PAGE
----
He didn’t have to wait after all. Johanna accepted the bouquet from her brother and turned back to the priest.
“Please forgive the interruption, Father,” she whispered.
The priest nodded. He again asked her to love, honor, and obey her husband. He added the word please this time.
“I will love, honor, and try to obey my husband upon occasion,” she answered.
Nicholas started laughing. He now understood what the argument had been about. The Maclaurins and the MacBains let out a collective gasp. They were horrified.
Their laird scanned his audience and glared them into silence. Then he turned his scowl on his bride. “Obedience and submissiveness aren’t necessarily the same thing,” he snapped.
“I was taught that they were,” she defended.
“You were taught wrong.”
His frown was frightening enough to start her fretting again. Dear God. she really couldn’t go through with this. She didn’t have the strength.
She shoved the bouquet of flowers at MacBain again and turned to leave. The laird slammed the flowers into Nicholas’s outstretched hand and grabbed hold of Johanna before she could get away.
“Oh, no, you don’t,” he muttered. “We aren’t going through this again.”
To prove he meant what he’d just said, he threw his arm around her shoulders and anchored her into his side. “We’re going to get this done before nightfall, Johanna.”
She felt like a fool. The priest was staring at her with a look on his face that suggested he thought she’d lost her mind. She took a breath, accepted her flowers from her brother again, and then said, “Pray forgive me for interrupting you again, Father. Please continue.”
The priest mopped his brow with his linen square, then turned his attention to the groom. Johanna barely paid attention to the priest’s lecture on the merits of being a good husband. She was too busy trying to get past her embarrassment. She decided she was sick of worrying. Her decision was made, and that was that. She said a quick prayer and made up her mind to put her fears in God’s hands. Let Him do the worrying.
It was a sound plan, she decided. Still, she wished He would give her a sign that everything really would turn out all right. That notion made her smile. She was being terribly fanciful. She was a woman, and, therefore, last in God’s love, or so she’d been told over and over again by Bishop Hallwick. God certainly didn’t have time to listen to her paltry concerns, and she was probably committing a sin of vanity just by hoping for any kind of sign.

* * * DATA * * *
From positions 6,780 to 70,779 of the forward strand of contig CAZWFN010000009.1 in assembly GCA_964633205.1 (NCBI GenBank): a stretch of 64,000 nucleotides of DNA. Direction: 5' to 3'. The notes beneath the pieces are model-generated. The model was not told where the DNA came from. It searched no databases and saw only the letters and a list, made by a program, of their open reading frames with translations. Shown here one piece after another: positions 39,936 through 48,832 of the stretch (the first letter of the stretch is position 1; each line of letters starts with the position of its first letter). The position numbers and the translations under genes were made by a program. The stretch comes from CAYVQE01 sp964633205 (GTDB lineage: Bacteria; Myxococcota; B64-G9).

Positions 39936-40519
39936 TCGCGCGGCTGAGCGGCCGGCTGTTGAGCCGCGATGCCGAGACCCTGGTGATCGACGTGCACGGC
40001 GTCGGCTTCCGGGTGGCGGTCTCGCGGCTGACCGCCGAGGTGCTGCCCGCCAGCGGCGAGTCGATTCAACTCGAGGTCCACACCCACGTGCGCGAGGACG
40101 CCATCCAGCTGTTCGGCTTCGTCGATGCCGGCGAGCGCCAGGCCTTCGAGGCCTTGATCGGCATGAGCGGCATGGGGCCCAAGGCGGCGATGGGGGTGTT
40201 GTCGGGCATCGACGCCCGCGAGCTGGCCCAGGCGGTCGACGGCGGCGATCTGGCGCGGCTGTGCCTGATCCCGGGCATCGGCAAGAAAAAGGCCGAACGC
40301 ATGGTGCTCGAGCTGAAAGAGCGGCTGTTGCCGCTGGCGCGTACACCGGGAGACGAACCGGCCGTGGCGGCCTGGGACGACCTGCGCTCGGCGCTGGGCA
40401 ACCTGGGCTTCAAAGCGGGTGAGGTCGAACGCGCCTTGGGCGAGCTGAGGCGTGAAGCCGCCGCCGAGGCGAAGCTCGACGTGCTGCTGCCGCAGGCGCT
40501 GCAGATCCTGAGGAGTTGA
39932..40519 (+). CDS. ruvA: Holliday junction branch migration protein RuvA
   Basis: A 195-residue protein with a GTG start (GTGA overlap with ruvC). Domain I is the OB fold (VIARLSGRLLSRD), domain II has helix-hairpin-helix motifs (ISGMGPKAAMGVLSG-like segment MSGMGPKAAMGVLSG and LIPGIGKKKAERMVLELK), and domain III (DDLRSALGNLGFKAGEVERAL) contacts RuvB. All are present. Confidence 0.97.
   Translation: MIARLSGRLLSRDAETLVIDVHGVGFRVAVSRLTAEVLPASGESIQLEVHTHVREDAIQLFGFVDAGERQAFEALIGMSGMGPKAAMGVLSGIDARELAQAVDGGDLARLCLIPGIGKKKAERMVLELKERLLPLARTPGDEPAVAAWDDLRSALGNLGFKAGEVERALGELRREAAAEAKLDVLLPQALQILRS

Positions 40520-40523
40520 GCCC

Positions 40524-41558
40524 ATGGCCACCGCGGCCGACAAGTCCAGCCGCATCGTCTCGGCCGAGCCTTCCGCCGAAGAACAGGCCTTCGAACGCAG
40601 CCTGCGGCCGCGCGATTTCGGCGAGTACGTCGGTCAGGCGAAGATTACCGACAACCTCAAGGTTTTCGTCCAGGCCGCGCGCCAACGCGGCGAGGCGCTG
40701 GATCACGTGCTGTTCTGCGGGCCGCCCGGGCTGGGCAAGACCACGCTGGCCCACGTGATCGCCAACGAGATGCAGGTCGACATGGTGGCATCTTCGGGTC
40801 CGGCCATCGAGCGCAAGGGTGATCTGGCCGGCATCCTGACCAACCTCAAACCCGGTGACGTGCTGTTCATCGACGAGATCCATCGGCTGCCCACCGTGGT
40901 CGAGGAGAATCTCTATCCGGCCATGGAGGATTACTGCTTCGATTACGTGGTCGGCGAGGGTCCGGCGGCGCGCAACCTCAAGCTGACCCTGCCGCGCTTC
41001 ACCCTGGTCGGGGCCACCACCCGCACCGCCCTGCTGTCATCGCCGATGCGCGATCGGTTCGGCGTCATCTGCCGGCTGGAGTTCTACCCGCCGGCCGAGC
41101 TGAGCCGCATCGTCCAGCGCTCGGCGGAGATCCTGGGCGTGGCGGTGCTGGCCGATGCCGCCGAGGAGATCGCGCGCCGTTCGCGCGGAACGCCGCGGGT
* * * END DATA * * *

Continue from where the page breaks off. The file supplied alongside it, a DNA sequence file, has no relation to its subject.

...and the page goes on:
She let out a little sigh. MacBain heard the sound and turned to look down at her. She smiled weakly up at him.
It was MacBain’s turn to answer the priest’s questions. He started with his name and title.
He was called Gabriel.
God had given her a sign. Johanna’s eyes widened, and she thought her mouth might have dropped open.
She was quick to regain control of her emotions. Her thoughts weren’t controlled, though. They raced with questions. Had his mother deliberately named him after the highest of angels, the most esteemed in God’s love? Johanna remembered her religion lessons well about the archangel. He was known as the protector of women and children. She remembered the wonderful stories passed down through the generations from mother to child about the most magnificent of all the angels. Her own mother had told her Gabriel would always watch out for her. He was her own special archangel and was to be called upon for aid in the dead of night when nightmares came creeping into her dreams. The archangel was the champion of the innocents and the avenger of evil.
She shook her head. She was being overly romantic, that was all. There wasn’t anything symbolic about her husband’s name. His mother had probably been in a fanciful mood when he was born. There was also the possibility he was named after a relative, too.
She couldn’t convince herself. Lack of sleep made her easy prey for such foolish thoughts, she supposed. Still, she had prayed for a miracle last night, and just minutes before she’d wished for a sign of some sort to let her know everything was going to be all right.
Johanna had seen a drawing a holy man had made in charcoal of Gabriel. She still remembered every detail of the rendering. The archangel had been depicted as a giant warrior with a gleaming sword in his hand. He had wings.
The man standing beside her didn’t have wings, but he was certainly a giant warrior with his sword at his side.
And his name was Gabriel. Had God answered her prayer after all?
His mama should have named him Lucifer. Johanna came to that conclusion by the end of the day. Barbarian or Savage would have been suitable alternative names, she thought to herself. Her husband had the devil inside him with his arrogant, high-handed orders. The man was also completely devoid of all civilized manners.